Posted on March 19, 2012 by Fast Lawsuit Team
An accident can range from a simple fender bender, an embarrassing fall to something much worse. With the first, you just emerge a little shaken and perhaps with a dent on your car or a scratch on your arm. With the latter, the injuries may be catastrophic that they can change your life (and that of your loved ones) forever. That’s tragic enough, but what makes it worse is that you may not receive the compensation that befits your injuries unless you file a lawsuit against the other party (and their insurance company as well).
When it comes to personal injury claims, it helps to understand your rights to compensation. The other party may try to get you to settle for a certain amount, which most likely is smaller than the actual value of your particular personal injury claim. Before you sign anything, it’s best that you consult a lawyer to help you determine the full amount of the compensation that you should get.
Here are some personal injury claim areas that you should look into to make sure that you get a fair and just amount:
Liability. When liability can be proven to sit squarely on the other party’s side, you can work towards getting the maximum amount of compensation. In some states, if the accident was partly caused by your negligence as well, this can decrease the amount of compensation. It is important for you to be able to present proof with regards to the other party’s liability – that they indeed, by virtue of their negligence, mistake or willful act, caused the accident to occur. That is why it is important for you to document the site of the injury, as well as the doctor’s reports that show the extent of your injuries.
Type and Extent of Injury. Injuries can be minor, catastrophic or fatal. Compensation can be determined based on the type of injury you sustained. The type of injury will help determine future medical expenses, as well as the amount you may need for adaptive equipment and future expenses for therapy and home care. Injuries may fall under the following:
- Temporary partial disability. The total disability is only temporary and the patient is reasonably expected to recover from the disability. After which, the patient should be able to do activities he used to do.
- Temporary total disability. The patient is totally disabled during his hospitalization and recovery, but afterwards is expected to resume full function.
- Permanent partial disability. The disability is permanent, but the patient is still able to do some of the activities he used to do and is still able to work to earn some money up to a certain extent.
- Permanent total disability. The disability is permanent and the patient is not expected to recover from the impairment.
Please note that there are different definitions of disability (as it may apply in certain states). A person may be considered disabled if he is unable to perform the tasks he needs to do his current job.
Medical damages. Be sure to keep records of all your medically-related expenses. These include:
- Ambulance expenses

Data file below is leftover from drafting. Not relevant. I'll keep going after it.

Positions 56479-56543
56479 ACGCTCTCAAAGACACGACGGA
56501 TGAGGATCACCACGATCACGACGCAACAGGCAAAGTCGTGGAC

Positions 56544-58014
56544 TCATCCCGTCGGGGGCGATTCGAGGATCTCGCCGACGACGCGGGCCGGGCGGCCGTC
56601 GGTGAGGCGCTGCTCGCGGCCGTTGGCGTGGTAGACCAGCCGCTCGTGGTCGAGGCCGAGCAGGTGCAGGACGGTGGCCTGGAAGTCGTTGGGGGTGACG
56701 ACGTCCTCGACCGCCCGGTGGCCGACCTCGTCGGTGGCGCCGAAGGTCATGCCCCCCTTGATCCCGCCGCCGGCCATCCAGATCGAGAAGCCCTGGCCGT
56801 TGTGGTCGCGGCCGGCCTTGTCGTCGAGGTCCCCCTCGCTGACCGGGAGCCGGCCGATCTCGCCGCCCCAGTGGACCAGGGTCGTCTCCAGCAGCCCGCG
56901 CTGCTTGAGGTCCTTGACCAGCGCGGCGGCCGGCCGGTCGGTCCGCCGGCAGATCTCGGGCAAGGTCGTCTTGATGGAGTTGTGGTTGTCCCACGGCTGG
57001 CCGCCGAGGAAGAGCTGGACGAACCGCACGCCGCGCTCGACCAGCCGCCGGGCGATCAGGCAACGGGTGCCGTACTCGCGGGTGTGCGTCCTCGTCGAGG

- Emergency and in-patient hospital bills
- Professional fees (doctors, chiropractor, surgeon, etc.)
- Prescription medications and over-the-counter drugs
- Diagnostic fees, laboratory fees
- Surgical apparatus or prosthetic appliances
- Nurse fees
You should also take into account future medical expenses if it can be shown that you need to get continued medical care.
Non-Medical “Special Damages”. This includes expenses during your hospital stay such as expenses for gasoline (going to and fro the hospital), lost wages, lost sick leave or vacation leave, hotel and food expenses (for the caregiver), as well as child care and household help during the hospitalization and recovery.
Lost income/loss of a Job. Not only should you fight for the income you lost while you were laid up and recovering. The compensation should also cover future lost income or the eventual loss of your job. You should also seek compensation if the injuries you sustained resulted in your needing to take a job on a part-time basis or a job that pays a lower rate.
Pain, suffering and mental anguish. In some states, there is compensation provided for pain, suffering and stress you underwent. This would cover the severity and length of the pain caused by the injuries, as well as the instances that cause or will continue to cause emotional or mental distress to you.
Loss of consortium. This covers compensation for the loss of “enjoyment” or benefits of a relationship. Your injuries may affect your relationships with your spouse and your family. For instance, you can no longer engage in sexual relations with your spouse, this is subject for compensation.
Depending on your injuries, you may stand to receive a considerable amount as your compensation. Of course, the other party would try to minimize the compensation they would have to pay you. A lawsuit will be useful in settling this issue.
However, a lawsuit is the last thing you need while you’re recovering from your injuries. You may need added funds to help ensure that your case is strong. During this time, you may already be burdened by medical expenses, as well as the need to provide for your family’s daily needs. Lawsuit funding will help you deal with these financial burdens.
The cash you get from a lawsuit settlement funding will give you ready funds. This way, you don’t have to be tempted to accept a low settlement offer from the other party. You can continue with the lawsuit or with negotiating a proper settlement amount.
If you are in need of a lawsuit loan, you can go to FastLawsuitMoney.com for fast and reliable processing of your application. With FastLawsuitMoney.com, once your application is reviewed and approved, you can get the funding in as quickly as 24 hours.